A three-member committee representing survivors of the 1995 Oklahoma City bombing has written a letter to Gov. Mary Fallin requesting that an upcoming audit of donated bombing funds include an examination of rejected requests for assistance.
“Our allegation is that in addition to denying survivors access to the donations, the treatment by the Oklahoma City Community Foundation staff was designed to discourage people from seeking assistance,” the letter states. “In regards to the audit itself, the allegations are not about misspending. It is nonspending that is the primary complaint among survivors of the bombing.”
The letter was written by three women who identify themselves as the “Survivor Tree Committee” and signed by Deloris Watson, Gloria Chipman and Holly Sweet.
Watson is the grandmother of P.J. Allen, who was in the day care of the Alfred P. Murrah Building and was critically injured in the April 19, 1995, bombing attack that left 168 dead and hundreds injured. Chipman's husband was killed in the attack. Sweet has said she donated money to assist victims.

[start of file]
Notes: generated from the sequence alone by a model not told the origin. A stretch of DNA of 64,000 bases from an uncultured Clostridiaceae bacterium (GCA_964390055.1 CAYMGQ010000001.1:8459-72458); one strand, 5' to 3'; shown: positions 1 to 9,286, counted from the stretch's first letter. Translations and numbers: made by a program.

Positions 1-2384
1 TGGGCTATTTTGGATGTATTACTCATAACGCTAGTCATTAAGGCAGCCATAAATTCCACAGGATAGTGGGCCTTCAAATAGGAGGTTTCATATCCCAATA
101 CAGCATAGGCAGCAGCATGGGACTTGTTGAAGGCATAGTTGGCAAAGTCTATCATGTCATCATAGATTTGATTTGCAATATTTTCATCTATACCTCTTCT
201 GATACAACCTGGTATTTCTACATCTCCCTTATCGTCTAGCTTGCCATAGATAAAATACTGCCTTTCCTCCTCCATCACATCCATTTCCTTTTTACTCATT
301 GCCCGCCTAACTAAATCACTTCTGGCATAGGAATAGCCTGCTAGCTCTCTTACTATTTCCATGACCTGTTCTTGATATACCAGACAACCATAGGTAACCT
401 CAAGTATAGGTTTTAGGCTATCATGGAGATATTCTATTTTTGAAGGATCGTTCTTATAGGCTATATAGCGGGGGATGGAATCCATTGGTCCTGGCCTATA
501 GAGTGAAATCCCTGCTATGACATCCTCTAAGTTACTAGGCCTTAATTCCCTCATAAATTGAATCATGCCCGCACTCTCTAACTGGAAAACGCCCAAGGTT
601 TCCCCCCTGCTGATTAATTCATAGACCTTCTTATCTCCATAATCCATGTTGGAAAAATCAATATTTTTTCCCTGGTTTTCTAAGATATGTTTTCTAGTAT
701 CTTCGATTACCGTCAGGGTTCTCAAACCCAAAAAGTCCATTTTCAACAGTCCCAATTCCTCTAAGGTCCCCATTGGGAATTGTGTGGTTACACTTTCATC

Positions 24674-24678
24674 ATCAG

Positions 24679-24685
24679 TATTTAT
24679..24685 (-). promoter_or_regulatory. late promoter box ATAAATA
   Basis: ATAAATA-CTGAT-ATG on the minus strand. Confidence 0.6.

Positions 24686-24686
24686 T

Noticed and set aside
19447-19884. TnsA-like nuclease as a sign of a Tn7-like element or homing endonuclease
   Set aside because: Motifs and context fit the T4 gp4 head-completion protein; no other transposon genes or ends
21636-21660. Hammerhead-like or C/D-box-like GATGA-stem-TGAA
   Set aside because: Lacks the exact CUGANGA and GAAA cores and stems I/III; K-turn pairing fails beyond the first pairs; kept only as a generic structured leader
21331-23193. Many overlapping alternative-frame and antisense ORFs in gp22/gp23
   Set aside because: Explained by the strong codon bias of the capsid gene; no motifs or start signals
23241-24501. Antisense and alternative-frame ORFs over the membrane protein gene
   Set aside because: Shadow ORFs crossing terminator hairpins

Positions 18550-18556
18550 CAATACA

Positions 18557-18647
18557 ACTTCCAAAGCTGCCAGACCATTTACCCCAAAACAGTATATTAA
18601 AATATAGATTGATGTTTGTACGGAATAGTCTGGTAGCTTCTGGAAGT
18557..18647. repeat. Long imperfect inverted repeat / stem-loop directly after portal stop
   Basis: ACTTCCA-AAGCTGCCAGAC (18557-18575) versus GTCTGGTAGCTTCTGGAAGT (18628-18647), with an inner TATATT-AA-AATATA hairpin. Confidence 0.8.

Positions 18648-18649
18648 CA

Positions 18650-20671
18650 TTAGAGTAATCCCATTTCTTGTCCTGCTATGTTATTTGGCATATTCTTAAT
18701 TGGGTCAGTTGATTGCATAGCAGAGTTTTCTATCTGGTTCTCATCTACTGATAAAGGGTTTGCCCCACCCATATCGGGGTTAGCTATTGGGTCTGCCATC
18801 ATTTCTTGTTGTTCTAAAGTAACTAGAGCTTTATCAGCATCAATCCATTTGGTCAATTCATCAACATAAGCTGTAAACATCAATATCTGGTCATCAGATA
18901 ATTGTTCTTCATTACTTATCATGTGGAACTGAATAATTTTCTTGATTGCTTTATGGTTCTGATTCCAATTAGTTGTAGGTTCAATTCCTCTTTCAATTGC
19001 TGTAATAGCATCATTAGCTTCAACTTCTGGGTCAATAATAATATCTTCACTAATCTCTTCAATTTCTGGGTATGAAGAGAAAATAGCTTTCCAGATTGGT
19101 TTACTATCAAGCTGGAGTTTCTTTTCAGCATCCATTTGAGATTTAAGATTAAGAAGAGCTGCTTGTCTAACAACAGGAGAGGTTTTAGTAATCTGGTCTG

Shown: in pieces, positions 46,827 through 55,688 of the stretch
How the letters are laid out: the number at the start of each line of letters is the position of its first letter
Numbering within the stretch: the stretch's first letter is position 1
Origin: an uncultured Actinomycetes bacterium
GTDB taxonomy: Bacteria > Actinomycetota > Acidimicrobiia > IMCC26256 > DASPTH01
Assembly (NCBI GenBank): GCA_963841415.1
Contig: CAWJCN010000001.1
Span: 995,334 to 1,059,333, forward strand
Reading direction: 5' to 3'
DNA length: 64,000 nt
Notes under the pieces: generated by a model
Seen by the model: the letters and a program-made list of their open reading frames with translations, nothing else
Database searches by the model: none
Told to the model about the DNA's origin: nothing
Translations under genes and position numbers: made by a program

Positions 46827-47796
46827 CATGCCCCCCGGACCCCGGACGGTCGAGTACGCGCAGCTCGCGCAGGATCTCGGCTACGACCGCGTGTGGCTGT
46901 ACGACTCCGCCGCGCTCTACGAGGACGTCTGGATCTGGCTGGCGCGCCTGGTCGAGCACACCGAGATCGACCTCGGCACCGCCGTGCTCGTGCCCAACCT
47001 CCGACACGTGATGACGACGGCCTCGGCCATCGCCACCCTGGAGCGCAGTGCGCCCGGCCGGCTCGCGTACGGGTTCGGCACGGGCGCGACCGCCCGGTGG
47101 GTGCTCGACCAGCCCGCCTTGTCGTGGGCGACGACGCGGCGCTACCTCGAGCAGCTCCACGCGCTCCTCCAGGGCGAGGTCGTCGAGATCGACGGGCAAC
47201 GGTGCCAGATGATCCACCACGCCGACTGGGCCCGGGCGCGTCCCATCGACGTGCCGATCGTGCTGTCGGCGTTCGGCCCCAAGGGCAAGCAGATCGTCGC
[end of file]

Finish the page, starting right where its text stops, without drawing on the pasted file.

In addition to Fallin, the letter was addressed to former Oklahoma Gov. Frank Keating and former Oklahoma City Mayor Ron Norick. Keating and Norick were in office at the time of the bombing.
“The auditors will certainly be made aware of all questions that have been raised ... OCCF has nothing to hide concerning the management, operation, funding or distributions of the Disaster Relief Fund. We will be cooperative and transparent regarding all of the auditors' requests, and in fact look forward to having an independent review,” said Steven C. Davis, Chairman, Oklahoma City Community Foundation Board of Trustees.
More than $40 million in donations flooded into various Oklahoma organizations after the disaster. Much of the money was quickly spent, but about $14.6 million eventually was consolidated into the foundation to provide for the long-term needs of bombing survivors.
The foundation since has distributed about $11.1 million for the benefit of 962 individuals through 16,256 transactions, but still has about $10 million because of interest on investments, officials say.
Some survivors have accused the foundation of being tightfisted with donated funds and of sometimes unjustly rejecting requests for money for education, medical treatment and other assistance. They have called for remaining funds be divvied up among survivors and the fund dissolved.
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